Put simply, to take the sustainability factor into account when making marketing decisions that affect the environment, active public participation is needed in order to acquire credible data and there is much room for research combining the above three elements. TESS partners made a lot of efforts to assess local willingness, attitudes and capabilities regarding the new technologies, in order to discover how much hidden local knowledge could be brought to the surface. Data from the local level, after a proper harmonization procedure, can be then fed to the regional and national level for implementing policies, marketing issues included. This should be of great help to formal assessment methods, like the EU’s Environmental Impact Assessments (EIA) and Strategic Environmental Assessments (SEA), to produce more robust, tangible and exploitable results. TESS showed that the local population is both willing and actually keen on participating in such procedures.
The above would require, of course, a very large information system integrating huge databases and environmental plus marketing models. Information systems have actually changed in size and complexity considerably in the last decades Neukom , evolving to a global impact level. Murer et al.  define very large information systems as “Functionally rich, having a long development history, containing significant legacy parts which need to be replaced or reengineered, being exposed to a high rate of change, having high replacement cost, thus representing a high value to their owners, relying on heterogeneous technologies, being mission critical, having a large number of stakeholders resulting in a federated governance and often in a distributed IT organization”. The complexity of such systems tends to increase heavily over time as the number of connections between the different system parts, including legacy systems, grows. The fact is that such systems already exist operating in a global context and the tendency is for their number to increase in the forthcoming years.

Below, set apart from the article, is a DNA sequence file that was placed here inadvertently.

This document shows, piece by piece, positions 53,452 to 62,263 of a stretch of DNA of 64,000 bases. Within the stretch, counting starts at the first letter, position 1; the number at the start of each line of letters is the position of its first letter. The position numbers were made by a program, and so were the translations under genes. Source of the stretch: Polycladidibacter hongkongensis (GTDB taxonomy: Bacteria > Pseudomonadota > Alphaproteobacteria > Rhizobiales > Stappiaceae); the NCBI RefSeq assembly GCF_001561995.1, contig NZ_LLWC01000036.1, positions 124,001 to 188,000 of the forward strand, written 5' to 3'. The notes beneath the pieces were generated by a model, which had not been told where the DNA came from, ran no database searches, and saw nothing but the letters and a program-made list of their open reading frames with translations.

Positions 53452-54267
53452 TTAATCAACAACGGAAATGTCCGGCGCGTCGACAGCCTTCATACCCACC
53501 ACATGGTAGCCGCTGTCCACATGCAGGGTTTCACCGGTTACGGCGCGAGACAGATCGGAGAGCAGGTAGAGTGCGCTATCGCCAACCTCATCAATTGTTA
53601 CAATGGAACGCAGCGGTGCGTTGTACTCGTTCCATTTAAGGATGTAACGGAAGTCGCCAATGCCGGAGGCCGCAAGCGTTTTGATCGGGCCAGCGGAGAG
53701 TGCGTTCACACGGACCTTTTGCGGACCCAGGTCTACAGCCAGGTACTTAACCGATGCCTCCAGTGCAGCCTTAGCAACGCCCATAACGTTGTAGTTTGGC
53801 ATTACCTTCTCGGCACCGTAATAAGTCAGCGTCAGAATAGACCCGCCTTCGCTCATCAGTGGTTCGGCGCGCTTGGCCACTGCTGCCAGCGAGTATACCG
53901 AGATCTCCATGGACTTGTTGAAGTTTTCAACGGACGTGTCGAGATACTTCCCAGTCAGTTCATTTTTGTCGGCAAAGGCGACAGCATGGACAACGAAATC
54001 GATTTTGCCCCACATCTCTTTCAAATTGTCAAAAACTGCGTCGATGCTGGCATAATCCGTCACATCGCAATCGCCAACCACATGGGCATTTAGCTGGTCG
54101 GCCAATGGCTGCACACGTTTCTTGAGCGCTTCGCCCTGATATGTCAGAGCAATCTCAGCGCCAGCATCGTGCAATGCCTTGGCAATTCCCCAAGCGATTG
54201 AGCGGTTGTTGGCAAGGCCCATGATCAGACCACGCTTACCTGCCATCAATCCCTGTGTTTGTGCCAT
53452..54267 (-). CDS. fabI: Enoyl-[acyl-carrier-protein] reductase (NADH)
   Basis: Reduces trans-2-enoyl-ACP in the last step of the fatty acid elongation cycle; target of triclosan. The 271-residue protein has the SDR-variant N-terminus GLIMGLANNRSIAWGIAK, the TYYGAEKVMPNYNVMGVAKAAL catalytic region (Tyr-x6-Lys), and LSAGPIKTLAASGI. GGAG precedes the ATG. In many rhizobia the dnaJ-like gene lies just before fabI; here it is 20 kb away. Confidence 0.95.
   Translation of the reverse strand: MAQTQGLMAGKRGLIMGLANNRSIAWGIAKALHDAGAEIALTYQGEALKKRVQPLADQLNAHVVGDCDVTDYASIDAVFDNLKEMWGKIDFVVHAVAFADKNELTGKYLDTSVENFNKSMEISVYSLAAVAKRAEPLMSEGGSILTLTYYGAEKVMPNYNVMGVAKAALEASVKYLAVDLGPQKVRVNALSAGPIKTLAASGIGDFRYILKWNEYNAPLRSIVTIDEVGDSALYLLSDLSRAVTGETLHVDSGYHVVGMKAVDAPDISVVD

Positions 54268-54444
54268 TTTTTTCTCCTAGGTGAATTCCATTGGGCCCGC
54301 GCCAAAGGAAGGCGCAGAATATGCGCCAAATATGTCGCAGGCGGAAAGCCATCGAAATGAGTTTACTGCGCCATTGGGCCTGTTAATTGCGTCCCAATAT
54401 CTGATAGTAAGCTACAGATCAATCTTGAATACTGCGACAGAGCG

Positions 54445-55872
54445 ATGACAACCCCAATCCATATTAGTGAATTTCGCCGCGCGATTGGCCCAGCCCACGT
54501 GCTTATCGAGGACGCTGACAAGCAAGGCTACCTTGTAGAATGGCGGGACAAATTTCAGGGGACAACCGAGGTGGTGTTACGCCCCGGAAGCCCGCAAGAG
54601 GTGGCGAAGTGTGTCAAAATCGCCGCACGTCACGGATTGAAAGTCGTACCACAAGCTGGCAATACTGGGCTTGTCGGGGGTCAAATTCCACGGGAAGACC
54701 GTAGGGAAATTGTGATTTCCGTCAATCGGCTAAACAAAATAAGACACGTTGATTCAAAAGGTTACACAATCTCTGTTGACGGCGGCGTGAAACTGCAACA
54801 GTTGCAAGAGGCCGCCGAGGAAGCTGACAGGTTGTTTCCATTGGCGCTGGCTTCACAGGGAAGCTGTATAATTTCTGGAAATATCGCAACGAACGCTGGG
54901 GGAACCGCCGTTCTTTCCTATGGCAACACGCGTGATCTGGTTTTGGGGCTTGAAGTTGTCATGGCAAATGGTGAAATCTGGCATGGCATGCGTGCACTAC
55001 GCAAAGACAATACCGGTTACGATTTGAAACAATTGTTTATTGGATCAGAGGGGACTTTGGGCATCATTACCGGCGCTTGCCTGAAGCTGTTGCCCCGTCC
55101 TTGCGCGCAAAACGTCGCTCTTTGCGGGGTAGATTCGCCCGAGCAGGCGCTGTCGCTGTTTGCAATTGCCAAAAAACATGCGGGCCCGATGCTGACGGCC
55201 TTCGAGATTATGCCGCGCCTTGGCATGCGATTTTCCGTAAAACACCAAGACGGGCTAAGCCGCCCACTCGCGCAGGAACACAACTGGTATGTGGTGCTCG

TESS also revealed that the environmental modeling and database community is largely fragmented, disparate and uncoordinated; not to mention that marketing models do not always take into account environmental issues. The different scientific groups involved in environmental modeling and data gathering must come to a consensus about the standards for environmental models and databases. The marketing research community should also be involved in the above procedure; after all in a business oriented economy sustainability policies must integrate a marketing component and vise versa. What is more, all models should be accompanied with adequate and easily comprehended documentation, aimed if possible to the non expert user as he should in the heart of the overall design.
As a concluding remark, marketing and sustainability components integrated into a web based DSS will be a reality sooner of later; if active public participation is encouraged the yielded results will have more credentials and applicability. Such complicated systems are not easily built thought, in 1995 only 16% of IT projects were successful in meeting the project scope, time, and cost requirements simultaneously The Standish Group ; this figure improved later on Anderson  but still remains high. Bearing this in mind, careful step-by-step actions are required as the stakes are high; the desired system needs time to develop and become a really useful tool.